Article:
Heart 2

oelomar's version from 2016-04-27 22:54


Question Answer
What is stable angina?Also known as effort angina, this is the sensation of chest pain, pressure, or squeezing precipitated by activity (e.g. walking/running) with minimal or non-existent symptoms at rest or after administration of sublingual GTN. Symptoms can also be precipitated by cold weather, emotions, and large meals. These symptoms arise as a result of myocardial ischaemia.
What is unstable angina?Also known as crescendo angina, this refers to angina of recent onset (<24h) or a deterioration in previous stable angina with symptoms frequently occurring at rest. It has at least one of the three following features: 1- occurs at rest (or minimal exertion), normally lasting 3-5 minutes; 2- severe and of new onset (in the last 4-6 weeks); 3- occurs with a crescendo pattern (i.e. becoming much worse over the past x amount of time).
What is Prinzmetal angina and who is more affected by it?This refers to an angina that occurs without provocation, usually at rest, as a result of coronary artery spasm. It occurs more frequently in women.
What is refractory angina?This is a type of angina which occurs as a result of severe diffuse coronary artery disease which cannot be treated with PCI, CABG, or medical therapy.
What is cardiac syndrome X?Also known as microvascular angina (when there are findings of microvascular dysfunction), this refers to a condition in which patients have a good history of angina, a positive exercise test, and angiographically normal coronary arteries.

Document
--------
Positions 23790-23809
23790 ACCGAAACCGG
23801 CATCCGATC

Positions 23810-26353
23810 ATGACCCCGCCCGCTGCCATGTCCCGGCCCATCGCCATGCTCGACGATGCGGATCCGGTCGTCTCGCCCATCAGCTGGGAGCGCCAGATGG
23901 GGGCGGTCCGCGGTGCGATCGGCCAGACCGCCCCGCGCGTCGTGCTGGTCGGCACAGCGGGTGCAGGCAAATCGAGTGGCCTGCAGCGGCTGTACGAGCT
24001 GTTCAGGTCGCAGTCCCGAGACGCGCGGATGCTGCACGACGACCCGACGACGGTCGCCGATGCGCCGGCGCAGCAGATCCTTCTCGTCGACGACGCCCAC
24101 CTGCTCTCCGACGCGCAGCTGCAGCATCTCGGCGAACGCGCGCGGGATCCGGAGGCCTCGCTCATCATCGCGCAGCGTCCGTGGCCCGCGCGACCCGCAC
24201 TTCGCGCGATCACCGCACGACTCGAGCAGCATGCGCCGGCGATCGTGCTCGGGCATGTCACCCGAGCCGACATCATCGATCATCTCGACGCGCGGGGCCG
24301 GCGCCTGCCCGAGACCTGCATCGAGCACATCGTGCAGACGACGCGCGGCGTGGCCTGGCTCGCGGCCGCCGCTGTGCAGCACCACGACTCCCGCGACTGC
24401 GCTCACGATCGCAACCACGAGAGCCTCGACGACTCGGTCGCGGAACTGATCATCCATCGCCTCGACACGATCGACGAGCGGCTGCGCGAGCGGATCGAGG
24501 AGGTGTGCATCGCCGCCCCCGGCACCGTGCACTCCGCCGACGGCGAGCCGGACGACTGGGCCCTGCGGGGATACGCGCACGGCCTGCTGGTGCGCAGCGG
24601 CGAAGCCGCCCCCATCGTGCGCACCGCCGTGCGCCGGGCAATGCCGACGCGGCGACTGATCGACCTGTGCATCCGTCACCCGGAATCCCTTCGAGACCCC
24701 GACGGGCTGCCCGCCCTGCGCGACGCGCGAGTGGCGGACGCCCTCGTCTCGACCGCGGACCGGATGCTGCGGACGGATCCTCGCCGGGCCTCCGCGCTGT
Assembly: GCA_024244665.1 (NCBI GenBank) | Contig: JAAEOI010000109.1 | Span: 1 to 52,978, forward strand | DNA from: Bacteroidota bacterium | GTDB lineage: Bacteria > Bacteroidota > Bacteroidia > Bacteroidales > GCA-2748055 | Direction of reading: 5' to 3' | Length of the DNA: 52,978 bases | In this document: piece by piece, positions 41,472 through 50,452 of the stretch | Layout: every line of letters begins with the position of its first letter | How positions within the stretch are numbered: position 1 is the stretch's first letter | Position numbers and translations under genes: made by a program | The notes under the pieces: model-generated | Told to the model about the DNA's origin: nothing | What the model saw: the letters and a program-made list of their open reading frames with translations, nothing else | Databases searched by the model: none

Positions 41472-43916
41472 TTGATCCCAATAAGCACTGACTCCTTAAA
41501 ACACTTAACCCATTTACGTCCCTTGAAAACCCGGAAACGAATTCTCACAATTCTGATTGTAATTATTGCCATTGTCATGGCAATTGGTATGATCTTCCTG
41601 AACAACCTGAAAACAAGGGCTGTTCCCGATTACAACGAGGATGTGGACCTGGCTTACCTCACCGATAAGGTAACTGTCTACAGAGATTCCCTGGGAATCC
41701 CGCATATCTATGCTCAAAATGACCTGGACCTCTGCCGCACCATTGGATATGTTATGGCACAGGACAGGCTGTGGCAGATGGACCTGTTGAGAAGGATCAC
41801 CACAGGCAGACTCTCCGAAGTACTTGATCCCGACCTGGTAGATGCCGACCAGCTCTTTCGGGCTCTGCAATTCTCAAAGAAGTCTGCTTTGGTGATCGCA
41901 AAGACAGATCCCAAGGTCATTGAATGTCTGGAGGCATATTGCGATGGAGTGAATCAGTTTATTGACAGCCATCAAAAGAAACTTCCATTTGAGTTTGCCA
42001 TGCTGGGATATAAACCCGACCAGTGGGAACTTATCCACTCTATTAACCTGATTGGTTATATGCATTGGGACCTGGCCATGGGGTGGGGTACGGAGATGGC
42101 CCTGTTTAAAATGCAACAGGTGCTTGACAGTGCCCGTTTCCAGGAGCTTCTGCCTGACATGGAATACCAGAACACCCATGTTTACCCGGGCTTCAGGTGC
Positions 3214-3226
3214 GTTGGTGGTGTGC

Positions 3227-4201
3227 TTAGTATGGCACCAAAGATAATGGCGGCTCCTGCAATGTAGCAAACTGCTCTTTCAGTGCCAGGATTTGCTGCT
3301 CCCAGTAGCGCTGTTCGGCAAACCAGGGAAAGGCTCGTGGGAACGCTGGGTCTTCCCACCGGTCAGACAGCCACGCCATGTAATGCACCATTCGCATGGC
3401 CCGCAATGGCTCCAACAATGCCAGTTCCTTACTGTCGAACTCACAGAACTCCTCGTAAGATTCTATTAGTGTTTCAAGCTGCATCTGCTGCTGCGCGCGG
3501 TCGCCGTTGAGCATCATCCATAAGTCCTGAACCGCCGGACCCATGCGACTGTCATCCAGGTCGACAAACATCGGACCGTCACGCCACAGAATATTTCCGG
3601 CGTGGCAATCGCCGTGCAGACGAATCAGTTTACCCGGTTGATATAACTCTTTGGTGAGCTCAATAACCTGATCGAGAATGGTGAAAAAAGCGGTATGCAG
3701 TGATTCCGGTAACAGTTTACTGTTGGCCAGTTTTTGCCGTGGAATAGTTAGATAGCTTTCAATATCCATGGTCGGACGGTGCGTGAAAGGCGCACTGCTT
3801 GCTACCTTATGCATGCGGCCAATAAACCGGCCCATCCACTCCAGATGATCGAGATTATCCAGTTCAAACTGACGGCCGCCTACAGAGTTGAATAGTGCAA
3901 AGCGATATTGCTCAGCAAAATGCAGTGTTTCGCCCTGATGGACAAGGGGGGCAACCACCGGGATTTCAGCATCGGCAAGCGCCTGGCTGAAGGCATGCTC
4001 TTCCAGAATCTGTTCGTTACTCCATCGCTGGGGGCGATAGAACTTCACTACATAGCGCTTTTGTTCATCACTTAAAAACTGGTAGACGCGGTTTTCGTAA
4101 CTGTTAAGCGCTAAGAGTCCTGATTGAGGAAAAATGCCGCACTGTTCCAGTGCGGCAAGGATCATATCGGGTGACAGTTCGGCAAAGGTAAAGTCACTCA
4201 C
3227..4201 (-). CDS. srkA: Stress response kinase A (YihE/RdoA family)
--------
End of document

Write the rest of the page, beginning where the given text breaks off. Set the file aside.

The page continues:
What are the classic ECG changes associated with angina?ST depression ± T wave inversion; unless Prinzmetal angina in which there is ST elevation.
How is stable angina pharmacologically treated?Glyceryl trinitrate (1st line) plus either a beta blocker or a calcium channel blocker. If they are contraindicated or not tolerated, give a long acting nitrate, nicorandil, ivabradine, or ranolazine (these 4 are only given if symptoms not satisfactorily controlled by 2 anti-anginals). If symptoms are not controlled with 3 anti-anginal drugs, consider CABG or PTCA (percutaneous transluminal coronary angioplasty). Offer coronary angiography to decide on treatment.
What types of “secondary prevention” can be used in angina management?Risk factors should be evaluated and steps made to correct them. All patients should take aspirin unless contraindicated. Consider ACE inhibitors for people with stable angina and diabetes. Patients should also be on statins.